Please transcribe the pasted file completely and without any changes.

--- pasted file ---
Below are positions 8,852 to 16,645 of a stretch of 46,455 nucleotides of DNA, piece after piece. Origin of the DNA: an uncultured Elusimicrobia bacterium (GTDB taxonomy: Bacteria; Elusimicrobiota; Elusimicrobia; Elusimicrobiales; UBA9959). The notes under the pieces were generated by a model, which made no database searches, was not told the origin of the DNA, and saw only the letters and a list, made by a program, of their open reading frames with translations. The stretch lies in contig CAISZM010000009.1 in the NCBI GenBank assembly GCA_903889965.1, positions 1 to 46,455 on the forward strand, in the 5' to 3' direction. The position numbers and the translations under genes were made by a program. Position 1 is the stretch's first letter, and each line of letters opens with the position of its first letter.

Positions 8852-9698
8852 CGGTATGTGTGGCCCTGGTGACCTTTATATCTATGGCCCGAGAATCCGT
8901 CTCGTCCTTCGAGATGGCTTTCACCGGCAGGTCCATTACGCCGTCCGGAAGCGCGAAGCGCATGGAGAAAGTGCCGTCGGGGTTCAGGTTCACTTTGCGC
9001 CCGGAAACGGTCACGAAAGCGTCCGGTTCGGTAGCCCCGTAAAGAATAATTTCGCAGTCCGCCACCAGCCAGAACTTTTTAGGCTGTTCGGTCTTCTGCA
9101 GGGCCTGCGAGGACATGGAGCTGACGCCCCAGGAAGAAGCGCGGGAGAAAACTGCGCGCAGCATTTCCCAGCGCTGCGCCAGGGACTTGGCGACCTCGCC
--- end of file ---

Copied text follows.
Below are positions 8,852 to 16,645 of a stretch of 46,455 nucleotides of DNA, piece after piece. Origin of the DNA: an uncultured Elusimicrobia bacterium (GTDB taxonomy: Bacteria; Elusimicrobiota; Elusimicrobia; Elusimicrobiales; UBA9959). The notes under the pieces were generated by a model, which made no database searches, was not told the origin of the DNA, and saw only the letters and a list, made by a program, of their open reading frames with translations. The stretch lies in contig CAISZM010000009.1 in the NCBI GenBank assembly GCA_903889965.1, positions 1 to 46,455 on the forward strand, in the 5' to 3' direction. The position numbers and the translations under genes were made by a program. Position 1 is the stretch's first letter, and each line of letters opens with the position of its first letter.

Positions 8852-9698
8852 CGGTATGTGTGGCCCTGGTGACCTTTATATCTATGGCCCGAGAATCCGT
8901 CTCGTCCTTCGAGATGGCTTTCACCGGCAGGTCCATTACGCCGTCCGGAAGCGCGAAGCGCATGGAGAAAGTGCCGTCGGGGTTCAGGTTCACTTTGCGC
9001 CCGGAAACGGTCACGAAAGCGTCCGGTTCGGTAGCCCCGTAAAGAATAATTTCGCAGTCCGCCACCAGCCAGAACTTTTTAGGCTGTTCGGTCTTCTGCA
9101 GGGCCTGCGAGGACATGGAGCTGACGCCCCAGGAAGAAGCGCGGGAGAAAACTGCGCGCAGCATTTCCCAGCGCTGCGCCAGGGACTTGGCGACCTCGCC